-=  Facta & Verba  =-

Translation Cons. Phil. Book 2 Prosa 5

Prosa 5

1 `But now,' she continued, ' the first remedies of reasoning are reaching you more deeply, and I think I should now use those that are somewhat stronger. 2 If the gifts of Fortune fade not nor pass quickly away, even so, what is there in them which could ever be truly yours, or which would not lose its value when examined or thought upon? 3 `Are riches valuable for their own nature, or on account of your and other men's natures? Which is the more valuable, the gold itself or the power of the stored up-money? 4 Surely wealth shines more brightly when spent than when put away in masses. Avarice ever brings hatred, while generous spending brings honour. 5 But that cannot remain with one person which is handed over to another: therefore money becomes valuable to its possessor when, by being scattered, it is transferred to others, and ceases to be possessed. 6 And if all that is heaped together among mankind comes to one man, it makes the others all poor. A voice indeed fills equally the ears of all that hear: but your riches cannot pass to others without being lessened: and when they pass, they make poor those whom they leave. 7 How strait then and poor are those riches, which most men may not have, and which can only come to one by making others poor!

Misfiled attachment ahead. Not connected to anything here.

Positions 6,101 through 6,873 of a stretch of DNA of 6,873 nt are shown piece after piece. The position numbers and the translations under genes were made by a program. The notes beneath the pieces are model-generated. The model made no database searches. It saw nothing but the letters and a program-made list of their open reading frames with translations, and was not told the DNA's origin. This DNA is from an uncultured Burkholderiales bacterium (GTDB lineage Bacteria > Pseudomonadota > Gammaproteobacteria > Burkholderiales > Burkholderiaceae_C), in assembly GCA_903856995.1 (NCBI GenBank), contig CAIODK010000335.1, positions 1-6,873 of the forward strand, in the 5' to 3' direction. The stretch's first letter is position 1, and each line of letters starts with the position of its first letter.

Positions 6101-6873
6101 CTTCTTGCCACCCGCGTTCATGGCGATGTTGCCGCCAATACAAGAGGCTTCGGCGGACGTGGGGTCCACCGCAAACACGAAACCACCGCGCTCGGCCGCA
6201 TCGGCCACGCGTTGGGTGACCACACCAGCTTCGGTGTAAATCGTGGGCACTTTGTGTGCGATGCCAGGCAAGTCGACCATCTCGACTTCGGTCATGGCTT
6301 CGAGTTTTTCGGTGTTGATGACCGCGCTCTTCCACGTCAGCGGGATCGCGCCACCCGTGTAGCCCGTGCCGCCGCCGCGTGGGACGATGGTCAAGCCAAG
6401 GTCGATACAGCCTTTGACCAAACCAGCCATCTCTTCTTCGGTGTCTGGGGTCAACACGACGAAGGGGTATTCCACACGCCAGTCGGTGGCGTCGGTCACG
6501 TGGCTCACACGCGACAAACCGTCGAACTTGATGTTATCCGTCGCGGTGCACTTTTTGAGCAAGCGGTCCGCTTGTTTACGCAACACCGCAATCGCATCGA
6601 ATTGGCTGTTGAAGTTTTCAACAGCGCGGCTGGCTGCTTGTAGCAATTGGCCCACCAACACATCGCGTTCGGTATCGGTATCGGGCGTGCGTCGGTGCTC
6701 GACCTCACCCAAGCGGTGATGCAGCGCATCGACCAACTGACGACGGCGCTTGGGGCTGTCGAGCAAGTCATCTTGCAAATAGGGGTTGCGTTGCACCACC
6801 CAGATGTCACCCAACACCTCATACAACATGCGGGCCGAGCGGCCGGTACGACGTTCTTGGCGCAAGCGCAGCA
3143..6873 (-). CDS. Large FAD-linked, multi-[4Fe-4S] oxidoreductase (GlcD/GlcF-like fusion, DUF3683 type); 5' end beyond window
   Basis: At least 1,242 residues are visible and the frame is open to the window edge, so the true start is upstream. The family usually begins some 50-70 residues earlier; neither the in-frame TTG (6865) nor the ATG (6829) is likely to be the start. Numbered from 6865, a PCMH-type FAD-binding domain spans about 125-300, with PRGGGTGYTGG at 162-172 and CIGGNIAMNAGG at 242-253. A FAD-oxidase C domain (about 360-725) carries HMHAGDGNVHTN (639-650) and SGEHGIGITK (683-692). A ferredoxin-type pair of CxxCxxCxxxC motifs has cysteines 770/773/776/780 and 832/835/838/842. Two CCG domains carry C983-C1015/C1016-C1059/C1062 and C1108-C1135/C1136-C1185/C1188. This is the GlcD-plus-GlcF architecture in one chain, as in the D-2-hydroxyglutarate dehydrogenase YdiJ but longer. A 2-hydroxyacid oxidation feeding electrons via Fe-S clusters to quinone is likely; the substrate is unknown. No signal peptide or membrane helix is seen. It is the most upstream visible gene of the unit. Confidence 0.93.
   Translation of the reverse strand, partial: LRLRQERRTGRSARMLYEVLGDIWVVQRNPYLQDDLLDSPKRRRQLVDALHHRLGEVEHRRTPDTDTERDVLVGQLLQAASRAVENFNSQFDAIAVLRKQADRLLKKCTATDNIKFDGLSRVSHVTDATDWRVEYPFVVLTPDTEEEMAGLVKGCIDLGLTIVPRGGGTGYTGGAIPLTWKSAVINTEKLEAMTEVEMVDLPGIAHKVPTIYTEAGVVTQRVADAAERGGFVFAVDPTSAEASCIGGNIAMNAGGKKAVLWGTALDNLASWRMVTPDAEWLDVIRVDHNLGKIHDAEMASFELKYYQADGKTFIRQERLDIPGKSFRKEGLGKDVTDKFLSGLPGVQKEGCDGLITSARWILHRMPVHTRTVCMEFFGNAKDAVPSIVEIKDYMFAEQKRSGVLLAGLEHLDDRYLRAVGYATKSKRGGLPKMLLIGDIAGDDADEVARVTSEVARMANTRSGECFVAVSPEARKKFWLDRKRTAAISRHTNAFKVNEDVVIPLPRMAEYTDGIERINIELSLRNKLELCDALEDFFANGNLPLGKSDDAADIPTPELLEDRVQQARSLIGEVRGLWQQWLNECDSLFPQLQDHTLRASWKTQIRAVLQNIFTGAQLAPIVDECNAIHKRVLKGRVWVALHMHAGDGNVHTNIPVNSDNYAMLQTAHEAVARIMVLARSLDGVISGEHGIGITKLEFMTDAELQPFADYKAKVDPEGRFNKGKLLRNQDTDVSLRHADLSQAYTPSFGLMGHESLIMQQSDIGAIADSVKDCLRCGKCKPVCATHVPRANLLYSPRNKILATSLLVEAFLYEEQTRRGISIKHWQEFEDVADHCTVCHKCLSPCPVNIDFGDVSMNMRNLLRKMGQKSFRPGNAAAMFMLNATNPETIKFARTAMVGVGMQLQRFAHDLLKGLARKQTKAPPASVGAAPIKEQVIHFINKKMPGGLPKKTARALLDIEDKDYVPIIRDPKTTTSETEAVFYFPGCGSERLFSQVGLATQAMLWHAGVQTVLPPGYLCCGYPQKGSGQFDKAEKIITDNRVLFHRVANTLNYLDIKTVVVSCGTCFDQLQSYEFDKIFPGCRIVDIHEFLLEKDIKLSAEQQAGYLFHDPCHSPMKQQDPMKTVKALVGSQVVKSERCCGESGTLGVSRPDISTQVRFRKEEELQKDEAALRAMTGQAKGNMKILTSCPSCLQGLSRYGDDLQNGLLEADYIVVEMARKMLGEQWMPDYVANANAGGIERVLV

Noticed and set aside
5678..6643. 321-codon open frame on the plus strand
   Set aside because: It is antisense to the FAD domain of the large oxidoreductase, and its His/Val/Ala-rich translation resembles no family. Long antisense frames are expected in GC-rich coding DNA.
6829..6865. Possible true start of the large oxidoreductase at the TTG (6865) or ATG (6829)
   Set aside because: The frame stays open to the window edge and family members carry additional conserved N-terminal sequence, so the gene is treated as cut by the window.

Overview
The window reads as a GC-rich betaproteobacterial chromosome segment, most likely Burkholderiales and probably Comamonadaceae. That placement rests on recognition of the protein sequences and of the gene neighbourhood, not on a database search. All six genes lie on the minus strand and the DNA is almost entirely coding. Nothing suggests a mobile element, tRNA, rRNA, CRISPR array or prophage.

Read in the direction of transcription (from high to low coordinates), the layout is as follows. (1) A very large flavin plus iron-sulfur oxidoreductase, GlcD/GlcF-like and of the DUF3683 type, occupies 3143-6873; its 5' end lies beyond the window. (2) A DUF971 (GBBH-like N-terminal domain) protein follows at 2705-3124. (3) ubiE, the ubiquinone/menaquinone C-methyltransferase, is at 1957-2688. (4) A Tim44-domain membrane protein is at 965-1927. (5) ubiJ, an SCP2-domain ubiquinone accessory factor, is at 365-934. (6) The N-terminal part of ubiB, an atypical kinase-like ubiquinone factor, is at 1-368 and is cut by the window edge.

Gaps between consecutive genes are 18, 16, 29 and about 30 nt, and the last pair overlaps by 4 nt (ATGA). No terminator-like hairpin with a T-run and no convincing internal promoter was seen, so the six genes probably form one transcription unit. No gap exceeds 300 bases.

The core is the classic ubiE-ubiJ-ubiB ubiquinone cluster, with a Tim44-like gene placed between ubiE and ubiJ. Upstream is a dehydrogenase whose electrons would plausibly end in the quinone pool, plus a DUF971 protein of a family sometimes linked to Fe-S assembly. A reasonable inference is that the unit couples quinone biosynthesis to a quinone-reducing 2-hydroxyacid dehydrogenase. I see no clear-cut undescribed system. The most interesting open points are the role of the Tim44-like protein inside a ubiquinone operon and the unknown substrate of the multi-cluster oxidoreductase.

8 Think again of precious stones: does their gleam attract your eyes? But any excellence they have is their own brilliance, and belongs not to men: wherefore I am amazed that men so strongly admire them. 9 What manner of thing can that be which has no mind to influence, which has no structure of parts, and yet can justly seem to a living, reasoning mind to be beautiful? 10 Though they be works of their creator, and by their own beauty and adornment have a certain low beauty, yet are they in rank lower than your own excellence, and have in no wise deserved your admiration.

11 `Does the beauty of landscape delight you?' `Surely, for it is a beautiful part of a beautiful creation: 12 and in like manner we rejoice at times in the appearance of a calm sea, and we admire the sky, the stars, the sun, and the moon. `Does any one of these,' said she, `concern you? Dare you boast yourself of the splendid beauty of any one of such things? 13 Are you yourself adorned by the flowers of spring? Is it your richness that swells the fruits of autumn? 14 Why are you carried away by empty rejoicing. Why do you embrace as your own the good things which are outside yourself? Fortune will never make yours what Nature has made to belong to other things. 15 The fruits of the earth should doubtless serve as nourishment for living beings, but if you would satisfy your need as fully as Nature needs, you need not the abundance of Fortune. 16 Nature is content with very little, and if you seek to thrust upon her more than is enough, then what you cast in will become either unpleasing or even harmful.